Shannon Murphy’s “Babyteeth” is sweet, heartbreaking and refreshingly relatable; somehow touching on all the teenage coming of age romance tropes without ever seeming overly honeyed or hackneyed. The characters (for the most part) are well developed, flawed and human, with an admirable and grounded leading performance by Eliza Scanlen and an especially impressive turn as her bad boy lover in Toby Wallace.

The film follows Milla (Scanlen), a strong willed Australian teenager going through the throes of cancer. Her parents Anna (Essie Davis) and Henry (Ben Mendelsohn) are supportive and undoubtedly loving even if they don’t know quite how to handle the situation, so when Milla develops a friendship with a twenty-three year old drug dealer Moses (Wallace), they go against their better judgement and let Milla pursue the relationship, if only to give her some happiness in the little time she has left.

As the central protagonist, Scanlen is incredible in her nuanced depiction of Milla and balances the teenager’s sense of naivety and innocence (she’s only 16) with her strong desire to flirt with danger and rebel. She’s angry at the cards she’s been dealt and wants to feel as much vibrancy and electricity as possible while she still can; the cinematography in this sense is quite profound, loaded with shots of colour and nature and close up shots of Milla dancing to music – as if everything she is experiencing is heightened. Her romance with Moses is actually quite sweet; she’s giddy when he returns her feelings and crushed when he doesn’t. Toby Wallace as Moses however is I think one of the biggest reasons the film works; there’s something in his eyes which is quite haunting, as if they’re far too old for his face. Though Milla looks to him as older and dangerous, from a different and exciting world to the one she knows, he’s still only just a boy himself and in letting himself love her, has exposed himself to the hurt and pain that he’s taught himself to block out. He inhabits the character totally and completely, everything from his walk to his posture and the tone in his voice is so authentic that I genuinely thought that Wallace had been plucked from the rougher streets of Sydney specifically for this role.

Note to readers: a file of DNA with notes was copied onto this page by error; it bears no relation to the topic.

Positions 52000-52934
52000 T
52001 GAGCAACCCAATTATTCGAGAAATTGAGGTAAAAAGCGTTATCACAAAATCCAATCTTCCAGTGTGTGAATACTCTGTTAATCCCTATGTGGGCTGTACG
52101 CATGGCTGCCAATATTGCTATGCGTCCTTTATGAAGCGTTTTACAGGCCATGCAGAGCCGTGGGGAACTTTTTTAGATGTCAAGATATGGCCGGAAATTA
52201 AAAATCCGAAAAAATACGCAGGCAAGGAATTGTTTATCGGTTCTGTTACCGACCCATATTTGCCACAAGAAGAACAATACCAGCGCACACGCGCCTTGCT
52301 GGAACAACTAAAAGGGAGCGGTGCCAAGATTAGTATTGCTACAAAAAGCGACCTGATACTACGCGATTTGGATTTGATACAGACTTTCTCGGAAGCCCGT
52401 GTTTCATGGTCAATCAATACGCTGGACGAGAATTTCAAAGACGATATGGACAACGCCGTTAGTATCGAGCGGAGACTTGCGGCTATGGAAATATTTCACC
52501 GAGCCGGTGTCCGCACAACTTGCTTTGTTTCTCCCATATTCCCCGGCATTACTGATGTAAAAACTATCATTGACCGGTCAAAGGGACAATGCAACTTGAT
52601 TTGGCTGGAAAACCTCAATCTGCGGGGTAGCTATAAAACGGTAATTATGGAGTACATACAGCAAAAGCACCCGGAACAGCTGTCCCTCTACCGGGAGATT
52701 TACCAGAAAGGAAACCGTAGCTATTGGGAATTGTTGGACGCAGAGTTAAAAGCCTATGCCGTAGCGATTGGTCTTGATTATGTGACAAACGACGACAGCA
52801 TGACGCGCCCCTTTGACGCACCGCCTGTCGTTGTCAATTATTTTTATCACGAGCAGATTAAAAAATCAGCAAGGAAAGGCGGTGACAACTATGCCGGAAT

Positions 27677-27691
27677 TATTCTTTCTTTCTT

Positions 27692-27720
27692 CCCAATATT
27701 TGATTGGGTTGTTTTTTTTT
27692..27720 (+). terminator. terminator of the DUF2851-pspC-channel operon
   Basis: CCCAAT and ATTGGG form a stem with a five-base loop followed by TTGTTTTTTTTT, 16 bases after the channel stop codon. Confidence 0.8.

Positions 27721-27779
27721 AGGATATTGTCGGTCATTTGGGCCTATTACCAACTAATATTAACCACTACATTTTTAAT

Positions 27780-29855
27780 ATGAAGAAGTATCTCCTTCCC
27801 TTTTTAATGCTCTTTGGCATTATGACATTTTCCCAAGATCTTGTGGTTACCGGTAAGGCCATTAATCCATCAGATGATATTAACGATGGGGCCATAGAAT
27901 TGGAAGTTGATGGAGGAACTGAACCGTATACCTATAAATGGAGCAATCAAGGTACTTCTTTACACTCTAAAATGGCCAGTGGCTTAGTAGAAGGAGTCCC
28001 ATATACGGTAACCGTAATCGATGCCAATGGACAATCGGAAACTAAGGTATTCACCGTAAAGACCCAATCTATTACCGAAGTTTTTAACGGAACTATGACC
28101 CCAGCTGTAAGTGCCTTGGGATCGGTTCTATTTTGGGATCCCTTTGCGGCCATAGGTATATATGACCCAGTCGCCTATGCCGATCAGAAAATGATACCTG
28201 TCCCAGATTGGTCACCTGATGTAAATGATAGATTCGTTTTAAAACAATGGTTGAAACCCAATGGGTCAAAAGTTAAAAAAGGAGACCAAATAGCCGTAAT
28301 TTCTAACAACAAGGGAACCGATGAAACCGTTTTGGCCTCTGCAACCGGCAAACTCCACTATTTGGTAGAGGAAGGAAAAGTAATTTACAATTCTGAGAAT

What Murphy does exceptionally well is that while the story is centered around Milla, the film goes into great depth on how her illness is impacting on the surrounding individuals in her life. Milla’s parents aren’t just secondary blips in the story designed to be stuffy and overbearing to make her by comparison even quirkier and more free-spirited. Davis and Mendelsohn are real veterans of Australian film and television and have unmistakable chemistry; neither of them are properly prepared in how to parent Milla as she grows sicker and sicker, they love her and want what’s best for her, even as their marriage (as so often happens in these circumstances) suffers under the weight of it all. This film, more than any other I’ve seen in a while actually, made me believe that the parents here had actually developed over time and had a past and really are just grown up kids trying to figure things out themselves.

Essie Davis especially has some stand out moments throughout the film, notably in a beautiful scene where she buys Milla’s Year 10 formal dress, and you can see the palpable joy in her face as she’s able to share something, even just for a moment, that is sweet and innocent and mercifully normal. Then again in one of the film’s closing scenes, Davis bears the entirety of Anna’s grief and anger and exhaustion in one seriously powerful confrontation in which her cries go beyond human despair and touch something almost animalistic. I liked Henry’s character as well, although I think the writers had a harder time figuring him out and there’s a bizarre flirtation with a crass, pregnant neighbour which made no sense to me whatsoever.

While “Babyteeth” is not perfect, every emotional response feels earned, the characters and their interactions feel genuine and most importantly, I felt like the film portrayed a volatile subject matter with sensitivity and in a way which in my mind, actually fairly accurately represented how the people struck by it would have reacted. Its a sweet, albeit well-trodden story; I laughed, cried and found myself feeling quietly proud of the Australian team that produced such a beautifully authentic insight into grief, death, family and love.

By Jock Lehman

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